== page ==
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‘Test cricket has adapted’

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Change with the times or get left behind, says Proteas captain Faf du Plessis.

JUGGERNAUT: Faf du Plessis and his South African team romped to victory against Pakistan yesterday to secure an unassailable 2-0 lead in the three-match Test series.

Change with the times or get left behind, says Proteas captain Faf du Plessis.

Du Plessis was, of course, speaking after South Africa took just 47 minutes on the fourth morning to close out a nine-wicket victory over Pakistan, and thereby take an unassailable 2-0 lead in the three-match series.

With the first Test at SuperSport Park in Centurion last week also only utilising just three days to achieve a result, there has been great concern that matches no longer run for the full five days.

But Du Plessis believes that despite the regular loss of two playing days, it has not short-changed the spectator in any way. In fact, he believes the entertainment has increased dramatically and that Test cricket is a greater spectacle than ever before.

“I’m not a very clever guy when it comes to stats, but there’s not a lot of Test cricket going five days around the world anymore,” Du Plessis said.

“The speed of play has gone up tremendously. Test cricket has evolved and it is great for the fans. They are getting fours, sixes, lots of wickets and pace bowlers bowling.

“Test cricket for me the last few years has been the most exciting format of all.”

The South African skipper believes that for all the fears that rapid growth of T20 cricket around the world may swallow up the longest format, he claims that it has in fact given Test cricket a much-needed injection.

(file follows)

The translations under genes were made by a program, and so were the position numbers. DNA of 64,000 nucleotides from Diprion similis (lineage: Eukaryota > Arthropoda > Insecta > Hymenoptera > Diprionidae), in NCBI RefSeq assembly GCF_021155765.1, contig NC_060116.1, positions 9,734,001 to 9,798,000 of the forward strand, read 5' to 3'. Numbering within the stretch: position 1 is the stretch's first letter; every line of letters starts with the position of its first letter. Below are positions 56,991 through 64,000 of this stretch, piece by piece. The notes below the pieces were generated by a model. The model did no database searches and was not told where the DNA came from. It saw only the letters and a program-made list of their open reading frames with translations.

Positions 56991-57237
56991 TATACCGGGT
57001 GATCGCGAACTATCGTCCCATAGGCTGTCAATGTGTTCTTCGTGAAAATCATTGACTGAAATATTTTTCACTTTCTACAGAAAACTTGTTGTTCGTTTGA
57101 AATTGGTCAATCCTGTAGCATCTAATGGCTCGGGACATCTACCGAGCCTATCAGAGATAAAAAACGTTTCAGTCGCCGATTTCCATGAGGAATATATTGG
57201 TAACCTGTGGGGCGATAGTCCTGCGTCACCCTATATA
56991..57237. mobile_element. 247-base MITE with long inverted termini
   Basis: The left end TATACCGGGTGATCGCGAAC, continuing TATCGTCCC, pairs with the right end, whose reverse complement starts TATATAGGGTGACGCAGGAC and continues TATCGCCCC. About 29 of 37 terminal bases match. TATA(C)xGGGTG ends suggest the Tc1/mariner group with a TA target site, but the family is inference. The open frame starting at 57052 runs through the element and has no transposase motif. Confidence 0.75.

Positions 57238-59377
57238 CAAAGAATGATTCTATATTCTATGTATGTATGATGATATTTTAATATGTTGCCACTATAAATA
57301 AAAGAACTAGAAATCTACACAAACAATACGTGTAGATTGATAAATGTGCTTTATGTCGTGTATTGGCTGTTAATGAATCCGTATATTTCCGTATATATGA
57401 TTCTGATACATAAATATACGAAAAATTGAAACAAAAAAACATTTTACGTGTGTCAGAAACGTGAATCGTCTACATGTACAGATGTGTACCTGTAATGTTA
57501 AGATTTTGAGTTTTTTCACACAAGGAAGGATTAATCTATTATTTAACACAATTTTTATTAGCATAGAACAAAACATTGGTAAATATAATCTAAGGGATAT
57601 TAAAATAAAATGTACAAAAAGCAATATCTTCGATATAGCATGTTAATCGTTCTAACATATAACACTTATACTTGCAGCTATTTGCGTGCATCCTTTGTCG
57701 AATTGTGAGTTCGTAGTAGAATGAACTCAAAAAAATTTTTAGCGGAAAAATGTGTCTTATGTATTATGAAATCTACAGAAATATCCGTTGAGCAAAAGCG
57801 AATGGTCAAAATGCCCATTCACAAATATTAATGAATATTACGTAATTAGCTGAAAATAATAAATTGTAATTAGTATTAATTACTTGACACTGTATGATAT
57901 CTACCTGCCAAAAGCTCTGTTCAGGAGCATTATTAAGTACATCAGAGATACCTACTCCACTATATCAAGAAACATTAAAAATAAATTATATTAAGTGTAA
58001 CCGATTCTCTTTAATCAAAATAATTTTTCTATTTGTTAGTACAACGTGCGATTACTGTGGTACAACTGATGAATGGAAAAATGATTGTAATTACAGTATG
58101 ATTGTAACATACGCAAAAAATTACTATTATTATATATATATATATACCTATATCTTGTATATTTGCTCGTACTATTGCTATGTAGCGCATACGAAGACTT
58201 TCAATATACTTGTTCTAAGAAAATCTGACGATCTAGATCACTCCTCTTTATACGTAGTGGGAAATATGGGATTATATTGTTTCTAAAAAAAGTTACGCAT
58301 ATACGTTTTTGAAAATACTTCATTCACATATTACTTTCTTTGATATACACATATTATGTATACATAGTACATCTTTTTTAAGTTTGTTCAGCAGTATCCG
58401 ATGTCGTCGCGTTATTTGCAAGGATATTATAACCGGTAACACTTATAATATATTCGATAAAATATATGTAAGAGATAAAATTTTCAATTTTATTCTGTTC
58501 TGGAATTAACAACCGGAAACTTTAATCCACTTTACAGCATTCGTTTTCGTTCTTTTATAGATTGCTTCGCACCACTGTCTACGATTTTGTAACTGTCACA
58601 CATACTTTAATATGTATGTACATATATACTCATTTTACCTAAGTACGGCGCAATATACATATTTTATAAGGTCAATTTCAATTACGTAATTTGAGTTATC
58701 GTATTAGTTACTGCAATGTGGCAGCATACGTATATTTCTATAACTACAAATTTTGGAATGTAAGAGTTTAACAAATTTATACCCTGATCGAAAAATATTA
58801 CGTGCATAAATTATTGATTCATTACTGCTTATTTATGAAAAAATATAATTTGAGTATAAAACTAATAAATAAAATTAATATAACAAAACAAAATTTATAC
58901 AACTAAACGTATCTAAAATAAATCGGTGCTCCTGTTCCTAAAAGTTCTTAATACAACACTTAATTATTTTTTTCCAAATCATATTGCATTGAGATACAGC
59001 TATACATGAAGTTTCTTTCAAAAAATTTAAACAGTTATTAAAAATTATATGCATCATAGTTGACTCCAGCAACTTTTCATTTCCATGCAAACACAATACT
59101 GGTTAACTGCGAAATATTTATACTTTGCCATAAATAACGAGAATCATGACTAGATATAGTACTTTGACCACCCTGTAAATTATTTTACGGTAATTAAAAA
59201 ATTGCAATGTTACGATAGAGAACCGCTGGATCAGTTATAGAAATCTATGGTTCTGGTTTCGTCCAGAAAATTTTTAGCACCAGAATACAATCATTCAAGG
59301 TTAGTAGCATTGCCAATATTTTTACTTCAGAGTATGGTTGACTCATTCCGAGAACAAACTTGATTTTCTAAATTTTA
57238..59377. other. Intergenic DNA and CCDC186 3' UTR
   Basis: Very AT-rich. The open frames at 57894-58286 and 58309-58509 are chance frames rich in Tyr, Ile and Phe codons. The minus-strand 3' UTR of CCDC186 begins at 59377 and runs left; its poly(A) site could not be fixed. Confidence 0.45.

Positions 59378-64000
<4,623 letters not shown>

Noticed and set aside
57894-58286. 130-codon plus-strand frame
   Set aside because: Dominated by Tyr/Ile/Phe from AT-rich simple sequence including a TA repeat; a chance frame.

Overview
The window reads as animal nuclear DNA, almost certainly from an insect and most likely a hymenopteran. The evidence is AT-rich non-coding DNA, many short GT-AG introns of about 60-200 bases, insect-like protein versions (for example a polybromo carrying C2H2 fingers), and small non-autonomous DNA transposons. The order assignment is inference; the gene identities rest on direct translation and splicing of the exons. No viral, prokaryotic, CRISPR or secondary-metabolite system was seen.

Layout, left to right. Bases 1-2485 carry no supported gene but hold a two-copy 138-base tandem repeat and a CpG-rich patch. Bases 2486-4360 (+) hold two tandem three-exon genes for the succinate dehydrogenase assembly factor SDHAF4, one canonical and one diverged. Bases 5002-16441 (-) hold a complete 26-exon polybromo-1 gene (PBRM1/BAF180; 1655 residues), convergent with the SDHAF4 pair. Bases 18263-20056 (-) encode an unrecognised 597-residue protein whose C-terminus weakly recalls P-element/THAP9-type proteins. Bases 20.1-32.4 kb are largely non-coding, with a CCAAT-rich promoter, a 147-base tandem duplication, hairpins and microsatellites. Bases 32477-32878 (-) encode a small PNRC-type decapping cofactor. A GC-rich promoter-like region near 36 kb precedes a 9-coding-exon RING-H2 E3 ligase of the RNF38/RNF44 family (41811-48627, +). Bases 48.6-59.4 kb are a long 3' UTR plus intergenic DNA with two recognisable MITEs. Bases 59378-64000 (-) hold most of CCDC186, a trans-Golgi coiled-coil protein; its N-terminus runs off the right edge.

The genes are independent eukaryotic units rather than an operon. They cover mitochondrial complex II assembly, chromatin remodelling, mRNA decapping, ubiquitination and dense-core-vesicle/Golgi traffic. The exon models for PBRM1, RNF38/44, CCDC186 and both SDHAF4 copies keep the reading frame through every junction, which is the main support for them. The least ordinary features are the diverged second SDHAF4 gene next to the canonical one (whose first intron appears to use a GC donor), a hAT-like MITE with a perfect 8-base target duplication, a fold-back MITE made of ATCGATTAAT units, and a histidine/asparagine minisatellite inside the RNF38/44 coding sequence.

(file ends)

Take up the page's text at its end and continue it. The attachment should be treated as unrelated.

“Cricket is not the same as it used to be four to five years ago,” said Du Plessis.

“A (batsman) leaves a couple of balls and (as a bowler) you feel the batsmen are going to come after you. Yesterday was a good example when Pakistan had an opportunity to bat they went at 4.5 runs an over,” he said.

“Test cricket is the most exciting format of all. You always feel that every session is so important. If you just a little bit off the boil, then a Test match is gone because it moves so quickly. So to answer your question, T20 is the big change in Test cricket.”

South Africa certainly play an aggressive brand of Test cricket, particularly at home, where they are prone to utilise a quartet of fast bowlers – like here at Newlands – on spicy, bouncy pitches.

It has proved successful with the Proteas now having won seven series on the trot in Mzansi, and 18 of their last 20 Test matches.

There are, though, concerning factors such as the selectors opting to leave out specialist spinner Keshav Maharaj on more than the odd occasion now, despite Maharaj being “probably South Africa’s best spinner that we have ever produced”.

Du Plessis was quick to stress that Maharaj remains a major part of the Proteas’ plans going forward.

“We have assured him already before the Test match. He is probably South Africa’s best spinner that we have ever produced and he will be for a long time, and he knows that,” he said.

“It’s just horses for courses when we’re playing a subcontinent team that’s very good against spin. He’ll be the first name on the sheet when the pitches allow for spin. I think of PE and Durban. You look at conditions and grounds, you look at what is more uncomfortable for your opponents to face.

“I think in this specific case seam was the right call, when three guys are running in at 145 kph it’s not fun for a batter.”